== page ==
5. MAKOwner

    MAKOwner Well-Known Member

    It's incredibly strange, but I had this exact idea just the other day without having read anything about it or similar ideas online.

    I just thought it would be interesting to gauge public and police response to perfectly legal open carry (here), and would have the side effect of making a political statement. But the idea of the cops overreacting pretty much got me off of the idea...
  6. NukemJim

    NukemJim Well-Known Member

    Overall impression:

    I am not a lawyer but my understanding of the law in NY State ( as well as most others) is that it does not matter whether or not the gun is real. What matters is whether the person believes it is real. Almost all states rely on how a (hypothectical) "Reasonalble and prudent" person would react to a set of facts known at the time . There was a recent court case in which a bank robber who carried a gun was ruled not guilty of the greater charge of being armed while commiting a robbery because the gun was not shown till the robber was on his way out, and it was accidently exposed ( Please no flaming I am just the bearor of insane news NOT the originator ). There have been a number of cases over the years where LEO and Non-LEO have shot and killed people pointing object that was a toy gun or even was handled like a gun ( there was a vid clip floating around on this board a few months ago of police shooting a person pointing a silver cell phone in a two handed firing grip at LEO ) Many were ruled justifiable. Carrying around in public and while not on your property an artifact that looks exactly like gun will normally get you treated "Legally", in todays society, like it IS a gun. They may not charge with with full firearms charges but I have read incidents of AirSoft playes being charged with lessor charges.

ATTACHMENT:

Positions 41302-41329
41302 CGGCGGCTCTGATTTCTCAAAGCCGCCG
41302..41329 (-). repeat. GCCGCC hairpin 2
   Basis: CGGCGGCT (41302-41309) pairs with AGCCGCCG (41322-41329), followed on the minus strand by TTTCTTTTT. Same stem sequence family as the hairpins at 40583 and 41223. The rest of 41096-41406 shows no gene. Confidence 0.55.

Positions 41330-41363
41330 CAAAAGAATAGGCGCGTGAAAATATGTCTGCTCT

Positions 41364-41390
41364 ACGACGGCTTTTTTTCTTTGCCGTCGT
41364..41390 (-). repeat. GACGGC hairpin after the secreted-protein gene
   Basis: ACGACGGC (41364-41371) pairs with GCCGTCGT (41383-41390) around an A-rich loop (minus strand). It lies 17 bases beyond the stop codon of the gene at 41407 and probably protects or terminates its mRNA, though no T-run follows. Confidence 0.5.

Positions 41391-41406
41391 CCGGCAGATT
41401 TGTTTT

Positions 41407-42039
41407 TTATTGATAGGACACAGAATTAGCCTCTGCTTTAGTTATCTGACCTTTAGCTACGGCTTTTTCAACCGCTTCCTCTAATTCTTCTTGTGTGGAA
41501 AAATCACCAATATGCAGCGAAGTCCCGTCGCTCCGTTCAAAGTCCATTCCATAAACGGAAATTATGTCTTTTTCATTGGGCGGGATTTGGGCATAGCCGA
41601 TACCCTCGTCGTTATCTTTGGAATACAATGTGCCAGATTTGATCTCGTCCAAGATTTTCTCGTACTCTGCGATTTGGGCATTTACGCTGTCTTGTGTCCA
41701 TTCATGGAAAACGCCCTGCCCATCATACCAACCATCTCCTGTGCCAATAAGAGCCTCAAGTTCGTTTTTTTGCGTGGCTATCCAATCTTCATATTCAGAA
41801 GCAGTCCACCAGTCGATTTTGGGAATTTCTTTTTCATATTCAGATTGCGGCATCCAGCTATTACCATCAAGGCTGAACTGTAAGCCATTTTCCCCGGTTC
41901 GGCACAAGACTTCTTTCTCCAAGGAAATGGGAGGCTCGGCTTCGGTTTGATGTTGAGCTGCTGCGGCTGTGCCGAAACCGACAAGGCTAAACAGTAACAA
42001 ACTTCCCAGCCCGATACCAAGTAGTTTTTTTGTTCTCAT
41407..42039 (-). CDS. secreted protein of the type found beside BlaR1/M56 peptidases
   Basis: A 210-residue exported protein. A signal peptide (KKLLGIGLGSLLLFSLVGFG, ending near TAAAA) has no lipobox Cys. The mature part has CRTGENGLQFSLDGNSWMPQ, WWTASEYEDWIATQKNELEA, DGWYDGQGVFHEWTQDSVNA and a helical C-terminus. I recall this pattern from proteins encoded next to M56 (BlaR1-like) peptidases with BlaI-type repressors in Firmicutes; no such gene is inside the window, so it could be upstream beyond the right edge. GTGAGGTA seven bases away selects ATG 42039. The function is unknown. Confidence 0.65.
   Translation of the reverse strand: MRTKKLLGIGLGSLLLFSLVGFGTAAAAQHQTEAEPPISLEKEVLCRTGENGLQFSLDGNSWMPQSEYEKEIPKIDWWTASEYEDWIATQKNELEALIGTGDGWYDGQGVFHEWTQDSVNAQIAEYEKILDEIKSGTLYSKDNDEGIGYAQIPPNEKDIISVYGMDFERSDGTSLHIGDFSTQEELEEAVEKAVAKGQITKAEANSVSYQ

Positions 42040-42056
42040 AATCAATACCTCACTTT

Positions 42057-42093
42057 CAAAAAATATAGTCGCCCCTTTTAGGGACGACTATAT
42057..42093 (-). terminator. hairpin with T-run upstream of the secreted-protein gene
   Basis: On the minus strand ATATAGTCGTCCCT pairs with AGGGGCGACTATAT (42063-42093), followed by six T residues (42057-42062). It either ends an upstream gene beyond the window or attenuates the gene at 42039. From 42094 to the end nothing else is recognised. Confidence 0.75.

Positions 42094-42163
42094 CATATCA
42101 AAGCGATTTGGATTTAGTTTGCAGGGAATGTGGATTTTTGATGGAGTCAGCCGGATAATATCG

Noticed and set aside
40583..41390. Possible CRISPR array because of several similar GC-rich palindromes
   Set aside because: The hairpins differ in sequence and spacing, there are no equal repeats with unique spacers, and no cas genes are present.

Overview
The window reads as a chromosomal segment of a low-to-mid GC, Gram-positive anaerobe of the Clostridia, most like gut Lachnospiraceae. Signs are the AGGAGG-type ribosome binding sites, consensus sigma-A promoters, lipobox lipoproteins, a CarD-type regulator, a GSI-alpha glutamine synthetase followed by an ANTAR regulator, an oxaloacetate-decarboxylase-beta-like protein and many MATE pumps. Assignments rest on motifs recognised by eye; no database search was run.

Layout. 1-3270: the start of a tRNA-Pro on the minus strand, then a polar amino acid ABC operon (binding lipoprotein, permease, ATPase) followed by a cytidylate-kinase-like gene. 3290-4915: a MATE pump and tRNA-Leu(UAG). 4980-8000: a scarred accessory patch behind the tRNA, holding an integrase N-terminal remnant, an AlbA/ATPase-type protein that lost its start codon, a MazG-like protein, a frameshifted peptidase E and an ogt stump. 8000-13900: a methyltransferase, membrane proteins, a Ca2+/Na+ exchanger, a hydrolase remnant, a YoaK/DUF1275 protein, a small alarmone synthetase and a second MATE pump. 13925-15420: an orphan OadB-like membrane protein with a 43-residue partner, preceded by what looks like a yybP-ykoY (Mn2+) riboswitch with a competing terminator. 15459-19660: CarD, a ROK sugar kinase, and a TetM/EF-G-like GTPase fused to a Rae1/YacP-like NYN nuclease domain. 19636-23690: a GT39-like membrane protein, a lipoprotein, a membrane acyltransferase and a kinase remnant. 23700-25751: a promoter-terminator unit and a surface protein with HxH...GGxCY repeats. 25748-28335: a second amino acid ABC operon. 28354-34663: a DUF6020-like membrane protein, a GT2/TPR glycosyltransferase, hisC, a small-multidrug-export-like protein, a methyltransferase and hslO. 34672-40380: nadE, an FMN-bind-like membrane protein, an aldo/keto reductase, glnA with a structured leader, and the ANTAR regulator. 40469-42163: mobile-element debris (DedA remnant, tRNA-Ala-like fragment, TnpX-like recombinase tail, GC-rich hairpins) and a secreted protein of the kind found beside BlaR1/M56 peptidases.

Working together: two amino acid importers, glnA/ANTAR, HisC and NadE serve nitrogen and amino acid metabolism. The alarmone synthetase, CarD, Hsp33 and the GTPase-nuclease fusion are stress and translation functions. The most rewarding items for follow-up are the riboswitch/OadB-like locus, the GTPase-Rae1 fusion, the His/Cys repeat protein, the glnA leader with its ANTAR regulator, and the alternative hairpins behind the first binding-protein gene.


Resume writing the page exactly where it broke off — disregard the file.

Carrying a AirSoft in your holster is IMHO "Not a good idea" . As always I could be wrong.

    As far as carrying the empty holster I like it. Pehaps, to avoid any possible confusion one made out of clear plastic. It is interesting, I have no idea of the legality of it. You would need to consult a lawyer about many facets of the possible reactions by the police ( possible include but not limited to Creating a public disturbance/nuisance, Refusing the reasonable request of an officer and whatever ). Sort of like the civil rights distubances of the 60s. But I would be willing to bet you that just like the civilrights workers of the 60s you will wind up lawyer bills and probable arrest and or jail time. Theoreticly you could argue it as a 1st ammendment case about the 2nd ammendment, you might be able to win eventually:) .

    But I strongly belive you would lose if the State argues that anyone could believed you had a real gun in the holster.

    Good luck and please see a lawyer BEFORE you try this.

  7. answerguy

    answerguy Well-Known Member

    Now come on...

    ...do you really think this is the most likely outcome?